Tonic Ska Choir member and volunteer Carl Paddon writes about what Tonic means to him, and how it helped him turn his life around.
Carl auctioning artwork for Tonic at The Wedgewood Rooms – the artwork was kindly donated by The Southsea Alternative Choir
**** TRIGGER WARNING: This article describes drug use and addiction ****
**** EXPLICIT LANGUAGE ****
The Perfect Tonic
The worst thing I can ever do is to think about doing something, especially something that will most likely have a positive effect on my life. It’s just the way my nut works. My thought process is flawed and not built for positivity – I’m built on anxiety and fear.
It’s quite hard for me to admit that, knowing that someone will read this blog, but I now know my thoughts don’t define me. I accept my thoughts and try to control my actions, which is why Tonic is a massive part of my life today.
I was introduced to Steph (founder of Tonic) about three years ago, but it wasn’t until twelve months ago I got involved. I remember it well.
I was about a month sober and Steph had posted on Facebook asking for someone to give her a hand to shift some vinyl, so I thought yeah, no problem. I’m a month sober and it’s a Saturday, so I needed to keep myself occupied. Unbeknown to me, there were over 10,000 records that needed to be shifted into storage. It was at that point I gave Steph her unofficial nickname of “crazy record lady”.
So not only was Steph now the crazy record lady, but she was also persistent with the idea that I join the Tonic Ska Choir. Now don’t get me wrong, music is a massive part of my life, it always has been, but the thought of singing in a choir seemed ridiculous. Thankfully, after a while thinking about it, I went ahead and attended my first rehearsal.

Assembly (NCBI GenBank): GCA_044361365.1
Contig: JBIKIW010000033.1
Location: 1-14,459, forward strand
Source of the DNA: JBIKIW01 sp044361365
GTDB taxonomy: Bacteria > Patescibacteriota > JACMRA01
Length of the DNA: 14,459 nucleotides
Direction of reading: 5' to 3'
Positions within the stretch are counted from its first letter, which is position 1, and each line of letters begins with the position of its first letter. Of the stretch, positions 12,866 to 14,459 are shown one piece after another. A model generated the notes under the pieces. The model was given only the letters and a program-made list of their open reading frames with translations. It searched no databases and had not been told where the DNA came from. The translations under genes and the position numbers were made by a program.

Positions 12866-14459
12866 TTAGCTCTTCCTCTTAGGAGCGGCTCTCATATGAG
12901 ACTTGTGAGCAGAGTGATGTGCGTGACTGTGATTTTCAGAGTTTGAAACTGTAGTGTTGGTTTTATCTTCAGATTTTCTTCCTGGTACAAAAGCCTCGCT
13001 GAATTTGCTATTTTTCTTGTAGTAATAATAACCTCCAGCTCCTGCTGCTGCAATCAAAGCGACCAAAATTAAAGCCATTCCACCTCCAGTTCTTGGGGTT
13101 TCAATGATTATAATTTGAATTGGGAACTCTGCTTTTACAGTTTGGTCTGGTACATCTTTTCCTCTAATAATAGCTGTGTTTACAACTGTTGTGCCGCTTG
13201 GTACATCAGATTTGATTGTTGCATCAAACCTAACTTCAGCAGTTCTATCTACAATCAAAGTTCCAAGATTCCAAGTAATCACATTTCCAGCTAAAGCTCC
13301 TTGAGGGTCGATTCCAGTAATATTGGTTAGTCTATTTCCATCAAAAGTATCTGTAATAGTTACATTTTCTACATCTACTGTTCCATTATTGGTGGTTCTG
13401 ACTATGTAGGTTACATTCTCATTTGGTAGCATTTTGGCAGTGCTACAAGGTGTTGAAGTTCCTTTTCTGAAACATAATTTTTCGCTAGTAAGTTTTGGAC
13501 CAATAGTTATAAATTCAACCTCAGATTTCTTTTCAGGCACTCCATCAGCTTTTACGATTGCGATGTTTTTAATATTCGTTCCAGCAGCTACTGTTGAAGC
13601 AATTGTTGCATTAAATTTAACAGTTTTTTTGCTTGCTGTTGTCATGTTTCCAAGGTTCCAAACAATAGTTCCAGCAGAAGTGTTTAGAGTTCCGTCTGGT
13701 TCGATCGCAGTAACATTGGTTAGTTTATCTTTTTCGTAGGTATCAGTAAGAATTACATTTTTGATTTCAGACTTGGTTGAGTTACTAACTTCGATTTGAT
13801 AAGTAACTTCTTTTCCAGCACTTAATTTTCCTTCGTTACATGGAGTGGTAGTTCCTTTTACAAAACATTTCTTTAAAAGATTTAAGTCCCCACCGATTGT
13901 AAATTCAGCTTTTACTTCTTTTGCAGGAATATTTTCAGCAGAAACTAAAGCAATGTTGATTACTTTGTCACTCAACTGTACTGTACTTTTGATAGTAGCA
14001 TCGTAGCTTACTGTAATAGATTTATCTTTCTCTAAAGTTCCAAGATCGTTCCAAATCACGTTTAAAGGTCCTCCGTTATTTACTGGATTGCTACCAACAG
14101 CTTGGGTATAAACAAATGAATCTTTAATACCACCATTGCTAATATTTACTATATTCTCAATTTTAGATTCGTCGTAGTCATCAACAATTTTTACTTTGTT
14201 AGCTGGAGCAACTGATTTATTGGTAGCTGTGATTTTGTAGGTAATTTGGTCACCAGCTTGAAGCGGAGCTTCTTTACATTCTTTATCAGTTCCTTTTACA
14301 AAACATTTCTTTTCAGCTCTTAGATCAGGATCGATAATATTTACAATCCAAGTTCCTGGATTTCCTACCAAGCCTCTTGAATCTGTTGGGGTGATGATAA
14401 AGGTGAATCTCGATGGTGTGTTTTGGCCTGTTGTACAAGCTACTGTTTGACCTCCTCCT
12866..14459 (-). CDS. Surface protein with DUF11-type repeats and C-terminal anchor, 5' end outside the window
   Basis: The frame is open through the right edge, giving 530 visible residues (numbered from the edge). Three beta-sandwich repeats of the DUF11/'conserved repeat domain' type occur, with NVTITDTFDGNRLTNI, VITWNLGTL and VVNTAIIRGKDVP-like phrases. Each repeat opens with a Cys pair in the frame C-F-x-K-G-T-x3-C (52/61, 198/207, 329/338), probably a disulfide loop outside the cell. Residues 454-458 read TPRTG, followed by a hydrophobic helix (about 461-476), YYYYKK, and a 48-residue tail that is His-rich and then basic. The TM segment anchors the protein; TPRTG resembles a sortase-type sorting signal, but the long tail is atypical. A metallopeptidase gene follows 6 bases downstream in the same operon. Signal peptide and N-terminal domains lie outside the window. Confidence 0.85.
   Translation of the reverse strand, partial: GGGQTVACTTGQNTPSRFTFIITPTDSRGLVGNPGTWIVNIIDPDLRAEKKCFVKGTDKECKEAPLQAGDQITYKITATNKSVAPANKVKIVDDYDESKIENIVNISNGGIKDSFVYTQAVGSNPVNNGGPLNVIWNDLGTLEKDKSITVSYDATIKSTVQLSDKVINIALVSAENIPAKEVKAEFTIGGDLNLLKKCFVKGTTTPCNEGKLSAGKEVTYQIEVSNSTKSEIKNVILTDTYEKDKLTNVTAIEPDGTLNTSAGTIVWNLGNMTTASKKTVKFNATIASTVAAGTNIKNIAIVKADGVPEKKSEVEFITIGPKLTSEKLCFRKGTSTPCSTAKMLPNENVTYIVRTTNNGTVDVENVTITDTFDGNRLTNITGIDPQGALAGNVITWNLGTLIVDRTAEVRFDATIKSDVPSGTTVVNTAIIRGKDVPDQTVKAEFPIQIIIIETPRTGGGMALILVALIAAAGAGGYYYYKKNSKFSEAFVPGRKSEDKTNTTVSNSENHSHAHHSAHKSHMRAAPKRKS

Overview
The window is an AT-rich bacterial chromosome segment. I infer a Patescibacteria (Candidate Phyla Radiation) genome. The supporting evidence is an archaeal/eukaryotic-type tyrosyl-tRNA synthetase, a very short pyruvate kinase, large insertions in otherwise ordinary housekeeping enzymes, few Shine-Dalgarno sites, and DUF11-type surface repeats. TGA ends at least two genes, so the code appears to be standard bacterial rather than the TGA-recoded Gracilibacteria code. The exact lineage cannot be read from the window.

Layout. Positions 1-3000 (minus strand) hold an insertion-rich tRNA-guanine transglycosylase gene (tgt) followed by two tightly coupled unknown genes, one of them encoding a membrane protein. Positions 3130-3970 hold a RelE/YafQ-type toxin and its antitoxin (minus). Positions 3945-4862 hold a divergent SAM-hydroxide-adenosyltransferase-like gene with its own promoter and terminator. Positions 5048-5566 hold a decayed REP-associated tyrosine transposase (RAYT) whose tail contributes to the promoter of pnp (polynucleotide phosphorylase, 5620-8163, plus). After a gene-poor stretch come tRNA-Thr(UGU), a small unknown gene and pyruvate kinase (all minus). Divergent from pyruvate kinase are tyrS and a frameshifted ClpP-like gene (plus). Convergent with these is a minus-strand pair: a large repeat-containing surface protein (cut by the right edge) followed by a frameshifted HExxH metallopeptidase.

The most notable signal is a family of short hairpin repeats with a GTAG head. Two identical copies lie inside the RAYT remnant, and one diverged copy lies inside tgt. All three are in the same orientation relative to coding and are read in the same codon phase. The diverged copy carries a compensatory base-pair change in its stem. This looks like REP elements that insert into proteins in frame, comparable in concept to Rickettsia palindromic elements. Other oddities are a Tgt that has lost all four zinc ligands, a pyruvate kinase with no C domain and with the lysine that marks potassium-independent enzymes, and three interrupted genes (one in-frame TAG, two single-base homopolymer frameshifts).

I’m not going to lie – I was close to passing out before going into the church where we rehearse. My anxiety was through the roof, but I went in anyway and haven’t looked back. I’ve recommended the choir to a lot of people and their response is always the same – the same as mine was – “but I can’t sing”. I now know that’s not a good enough excuse. Everyone has the ability to sing, especially with facilitators like Leonie & Jade, who must have the patience of saints to deal with the likes of me.
It was upon joining the choir that my whole outlook on life changed. My previous existence was defined by narrow mindedness, with a sprinkle of ignorance for good measure. There is no place for any of that in the choir. You’re either part of the choir or you’re not. It must be like this because there are over forty people. Many suffer with mental health issues, so it has to be a safe place for all.
I learned how to accept others. I then learned how to accept myself. I learned that it was okay to be vulnerable, which is my biggest fear, but something I force myself to experience. I’m someone who used to hide from any of that. I’m someone who used to sniff as much cocaine as possible, literally to the extent that I couldn’t fit any more up my nose, so I would end up eating it instead – f*** getting vulnerable.
Thankfully that’s not the case today. I love being part of the choir and I love keeping in touch with people who I once would have ignored. The ignorance and narrow mindedness I mentioned before would have kept me away from engaging with any of them.
I’ve labelled this blog The Perfect Tonic because that’s what Tonic has been for me. It’s a perfect fit for how I’m trying to live my life now. Never in a million years did I think I’d be in any sort of choir. Never in a million years did I think someone would be brave enough to give me a microphone so I could speak to crowds at festivals and gigs, representing this great charity.
The moral of the story is that you’ll never know what you’re capable of unless you give it a try.